Taking better care of our oceans

Oceans, which make up 70 % of our planet, are threatened by pollution, illegal fishing, piracy and human trafficking. Ten million tonnes of litter end up in the oceans every year – that is a truckload a minute. Every single piece of plastic takes centuries to decompose. With a new agenda for the oceans, the EU aims to ensure that our oceans are secure, clean and sustainably managed, and to strengthen international ocean governance.

Following the adoption of the Communication on International Ocean Governance in November 2016, the EU High Representative and European Commission have presented a to-do list of things we can and should do for the oceans.

Commissioner for Environment, Maritime Affairs and Fisheries, Karmenu Vella said: If our oceans are not healthy, our economy falls ill. Global maritime challenges require global solutions. I am committed to work intensively to define Europe's role in international ocean governance, for a sustainable blue economy.”

The agenda has 14 sets of actions in three priority areas: 1) Improving the international ocean governance framework; 2) Reducing human pressure on the oceans and creating the conditions for a sustainable blue economy; and 3) Strengthening international ocean research and data.

As 60 % of oceans are outside the borders of national jurisdiction, international co-operation is crucial. Existing international ocean rules need to be further developed and better enforced for areas beyond national jurisdiction to free oceans from piracy and human trafficking, and protect them from maritime accidents and environmental disasters.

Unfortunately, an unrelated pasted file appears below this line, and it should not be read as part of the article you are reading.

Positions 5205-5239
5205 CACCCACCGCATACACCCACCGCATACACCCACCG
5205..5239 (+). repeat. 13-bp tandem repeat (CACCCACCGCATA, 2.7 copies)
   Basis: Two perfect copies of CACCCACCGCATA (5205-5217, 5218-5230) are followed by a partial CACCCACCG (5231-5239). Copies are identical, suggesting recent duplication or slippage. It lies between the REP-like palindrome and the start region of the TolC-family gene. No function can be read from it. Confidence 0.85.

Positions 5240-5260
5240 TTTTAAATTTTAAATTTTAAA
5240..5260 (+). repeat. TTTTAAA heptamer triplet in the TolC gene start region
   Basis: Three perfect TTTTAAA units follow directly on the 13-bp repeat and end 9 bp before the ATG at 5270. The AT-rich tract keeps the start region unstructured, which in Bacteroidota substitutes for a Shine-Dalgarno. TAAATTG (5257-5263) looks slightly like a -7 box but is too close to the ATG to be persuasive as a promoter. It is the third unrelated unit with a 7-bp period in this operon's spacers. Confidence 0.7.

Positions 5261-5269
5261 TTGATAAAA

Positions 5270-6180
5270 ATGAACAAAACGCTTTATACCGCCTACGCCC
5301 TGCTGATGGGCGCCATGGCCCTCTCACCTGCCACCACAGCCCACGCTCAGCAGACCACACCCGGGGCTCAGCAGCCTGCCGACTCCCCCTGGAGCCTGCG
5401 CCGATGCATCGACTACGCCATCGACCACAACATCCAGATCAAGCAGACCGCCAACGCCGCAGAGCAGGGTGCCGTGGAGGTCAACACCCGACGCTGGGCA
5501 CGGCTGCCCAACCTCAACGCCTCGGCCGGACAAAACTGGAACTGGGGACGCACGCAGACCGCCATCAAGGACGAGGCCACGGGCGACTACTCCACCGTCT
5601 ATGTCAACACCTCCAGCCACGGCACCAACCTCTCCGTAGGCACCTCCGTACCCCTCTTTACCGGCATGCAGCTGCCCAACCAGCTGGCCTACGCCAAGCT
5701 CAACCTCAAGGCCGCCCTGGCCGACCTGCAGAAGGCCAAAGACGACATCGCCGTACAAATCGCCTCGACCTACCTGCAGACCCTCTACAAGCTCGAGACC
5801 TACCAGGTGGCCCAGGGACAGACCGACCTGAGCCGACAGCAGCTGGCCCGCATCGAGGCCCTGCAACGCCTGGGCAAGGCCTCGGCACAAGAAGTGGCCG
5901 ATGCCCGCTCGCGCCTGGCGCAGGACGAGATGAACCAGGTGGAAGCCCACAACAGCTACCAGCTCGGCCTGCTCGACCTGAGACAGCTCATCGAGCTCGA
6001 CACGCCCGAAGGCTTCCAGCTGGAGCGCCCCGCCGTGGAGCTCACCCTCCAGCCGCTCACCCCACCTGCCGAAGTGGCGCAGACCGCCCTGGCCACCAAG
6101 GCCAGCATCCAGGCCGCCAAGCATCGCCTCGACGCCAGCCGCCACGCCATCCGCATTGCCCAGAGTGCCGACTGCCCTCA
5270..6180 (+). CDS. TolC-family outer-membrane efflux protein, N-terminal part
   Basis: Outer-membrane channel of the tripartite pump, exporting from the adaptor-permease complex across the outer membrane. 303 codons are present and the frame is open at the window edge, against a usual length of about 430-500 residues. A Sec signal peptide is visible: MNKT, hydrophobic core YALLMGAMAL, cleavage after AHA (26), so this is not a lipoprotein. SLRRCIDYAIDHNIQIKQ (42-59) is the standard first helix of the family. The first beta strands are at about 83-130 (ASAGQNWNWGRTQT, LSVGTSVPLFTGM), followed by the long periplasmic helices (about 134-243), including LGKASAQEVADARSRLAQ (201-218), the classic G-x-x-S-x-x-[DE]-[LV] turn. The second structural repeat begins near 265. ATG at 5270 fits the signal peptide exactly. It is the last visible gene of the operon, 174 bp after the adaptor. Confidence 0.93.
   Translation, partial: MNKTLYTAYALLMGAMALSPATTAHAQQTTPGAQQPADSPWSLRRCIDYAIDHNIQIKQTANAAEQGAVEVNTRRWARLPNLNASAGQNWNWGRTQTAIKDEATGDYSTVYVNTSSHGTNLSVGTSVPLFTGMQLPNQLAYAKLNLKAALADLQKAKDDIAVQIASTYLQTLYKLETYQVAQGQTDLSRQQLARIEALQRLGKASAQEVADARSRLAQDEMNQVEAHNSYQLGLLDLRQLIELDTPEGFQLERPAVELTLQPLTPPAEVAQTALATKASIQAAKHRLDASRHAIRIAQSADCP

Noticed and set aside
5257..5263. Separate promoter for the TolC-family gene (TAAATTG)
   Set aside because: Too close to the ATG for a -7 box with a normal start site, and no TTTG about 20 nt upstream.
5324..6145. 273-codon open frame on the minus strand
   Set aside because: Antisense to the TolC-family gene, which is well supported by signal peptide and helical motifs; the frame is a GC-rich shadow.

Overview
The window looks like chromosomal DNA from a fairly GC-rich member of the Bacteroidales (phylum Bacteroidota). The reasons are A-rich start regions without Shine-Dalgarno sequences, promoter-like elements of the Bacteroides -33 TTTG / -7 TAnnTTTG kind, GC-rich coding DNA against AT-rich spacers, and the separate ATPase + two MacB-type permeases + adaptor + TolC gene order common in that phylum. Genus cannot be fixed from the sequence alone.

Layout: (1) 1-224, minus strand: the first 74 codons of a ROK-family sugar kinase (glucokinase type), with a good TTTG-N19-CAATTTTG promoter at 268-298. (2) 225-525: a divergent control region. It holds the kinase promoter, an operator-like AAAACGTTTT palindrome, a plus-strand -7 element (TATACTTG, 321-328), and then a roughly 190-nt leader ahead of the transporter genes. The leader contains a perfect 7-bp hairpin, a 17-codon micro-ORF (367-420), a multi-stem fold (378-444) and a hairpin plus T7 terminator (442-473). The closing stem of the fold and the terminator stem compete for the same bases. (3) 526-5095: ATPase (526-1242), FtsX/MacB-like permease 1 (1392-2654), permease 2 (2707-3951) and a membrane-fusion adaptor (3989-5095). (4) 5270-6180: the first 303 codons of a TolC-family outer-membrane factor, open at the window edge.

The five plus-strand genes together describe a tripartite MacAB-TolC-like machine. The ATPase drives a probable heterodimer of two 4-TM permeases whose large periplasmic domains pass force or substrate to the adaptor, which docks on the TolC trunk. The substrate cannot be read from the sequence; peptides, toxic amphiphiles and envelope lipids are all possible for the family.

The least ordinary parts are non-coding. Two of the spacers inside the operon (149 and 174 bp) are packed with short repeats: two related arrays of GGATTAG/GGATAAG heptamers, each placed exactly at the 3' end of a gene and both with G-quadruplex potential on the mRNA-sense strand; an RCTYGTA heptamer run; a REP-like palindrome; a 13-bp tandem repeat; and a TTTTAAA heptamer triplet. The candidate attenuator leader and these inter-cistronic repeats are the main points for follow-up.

Oceans are vital climate regulators, absorbing 25 % of CO2 generated. They are home to fragile ecosystems, such as coastal reefs. We will seek to protect and restore these. The EU has committed to set aside 10 % of its waters as protected areas by 2020. Through twinning projects, research funds and the exchange of best practices, we will push to expand such marine reserves worldwide.

Fight the sea of plastic

To fight the ‘sea of plastic’, the Commission will update rules on waste disposal for vessels, and seek effective global strategies for plastic litter and micro-plastics. In line with the Circular Economy Action Plan, we will develop a new strategy on plastics in 2017 in view of reducing marine litter by at least 30 % by 2020.

Finally, we need to generate a better understanding of our oceans and improve scientific knowledge. Our aim is to create a worldwide marine data network that is open to all.

On 5-6 October 2017, the EU will host the next international ‘Our Ocean’ conference in Malta. This will be a first opportunity to take stock and see if we can already tick off some boxes on our list.

Find out more

Joint Communication on international ocean governance: